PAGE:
“Champagne and vodka are both alcoholic drinks that get put into bottles, and you drink them out of glasses. They’re clear liquid. That’s where the similarities end,” said Andrew Casey, president and CEO of BIOTECanada, which represents Canada’s biotech industry.
“When you go and look at the manufacturing process, you cannot ask Moët to distill vodka and you cannot ask Smirnoff to make champagne. And that’s the same situation here.”
Casey said that mRNA vaccines have a limited amount of manufacturing capacity around the world, and none of that capacity falls within Canada’s borders.
However, Casey says Canada’s vaccine production capacity isn’t the only consideration when it comes to the timeline of a vaccine rollout.
While production is an important aspect of the vaccine procurement process, there are lots of elements that go into it – from regulation, to distribution, to storage.
Even if Canada doesn’t have the ability to produce the coronavirus vaccines, companies that are manufacturing them around the world will want to get them out the door as soon as possible once they’re ready. And if Canada is ready to receive them while the host country of the production plant is not, well, it’s possible those vaccines will end up here instead.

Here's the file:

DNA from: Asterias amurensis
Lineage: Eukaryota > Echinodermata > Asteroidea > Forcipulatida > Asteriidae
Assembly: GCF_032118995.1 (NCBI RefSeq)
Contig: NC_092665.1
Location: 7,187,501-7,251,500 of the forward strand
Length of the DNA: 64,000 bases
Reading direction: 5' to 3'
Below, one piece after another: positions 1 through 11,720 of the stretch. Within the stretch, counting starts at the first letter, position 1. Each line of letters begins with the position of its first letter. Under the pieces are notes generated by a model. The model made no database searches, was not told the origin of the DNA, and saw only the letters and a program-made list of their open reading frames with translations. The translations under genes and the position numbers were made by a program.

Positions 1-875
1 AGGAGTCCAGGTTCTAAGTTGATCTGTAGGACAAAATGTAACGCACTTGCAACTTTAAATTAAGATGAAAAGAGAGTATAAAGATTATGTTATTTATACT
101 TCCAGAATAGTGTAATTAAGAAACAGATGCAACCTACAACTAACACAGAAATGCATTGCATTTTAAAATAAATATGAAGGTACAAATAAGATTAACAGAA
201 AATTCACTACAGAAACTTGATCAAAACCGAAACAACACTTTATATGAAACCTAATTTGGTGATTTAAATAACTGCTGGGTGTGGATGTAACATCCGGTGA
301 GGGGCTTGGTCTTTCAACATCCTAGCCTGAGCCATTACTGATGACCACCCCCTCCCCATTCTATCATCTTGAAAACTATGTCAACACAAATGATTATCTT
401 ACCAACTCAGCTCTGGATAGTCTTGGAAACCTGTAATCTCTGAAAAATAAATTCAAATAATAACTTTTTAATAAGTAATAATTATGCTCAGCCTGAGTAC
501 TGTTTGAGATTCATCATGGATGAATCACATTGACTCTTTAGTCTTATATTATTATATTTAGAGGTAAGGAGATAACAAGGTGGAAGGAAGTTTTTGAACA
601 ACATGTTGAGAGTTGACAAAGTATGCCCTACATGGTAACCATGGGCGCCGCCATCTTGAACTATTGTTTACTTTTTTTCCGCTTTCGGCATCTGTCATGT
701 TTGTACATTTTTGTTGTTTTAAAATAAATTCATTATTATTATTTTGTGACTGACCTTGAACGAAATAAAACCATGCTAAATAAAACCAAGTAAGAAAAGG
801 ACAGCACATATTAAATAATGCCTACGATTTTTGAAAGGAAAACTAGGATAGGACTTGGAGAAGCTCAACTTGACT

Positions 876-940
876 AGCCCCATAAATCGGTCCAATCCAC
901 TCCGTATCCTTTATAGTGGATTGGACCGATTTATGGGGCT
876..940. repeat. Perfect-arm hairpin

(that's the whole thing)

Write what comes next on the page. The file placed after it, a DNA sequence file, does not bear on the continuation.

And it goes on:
“It could turn out that the U.K., while they wanted to get earlier, they may not be ready to roll it out – and so that vaccine may come to Canada. I don’t know what the contracts are and I don’t know the readiness of other jurisdictions, but that could be absolutely critical,” Casey said.
In anticipation of a vaccine’s arrival, the Canadian military has been looking to buy freezers that can store a coronavirus vaccine. The government posted a request for proposal online last week seeking a supplier of the sort of ultra-low temperature portable freezer that can properly store a successful vaccine candidate.
The Canadian military has also said it is preparing to help with the country’s vaccine rollout more broadly.
The uncertainty of the global vaccine landscape – and the timelines associated with it – is a reality that the chief medical adviser at Health Canada also appeared to emphasize in a Thursday press conference.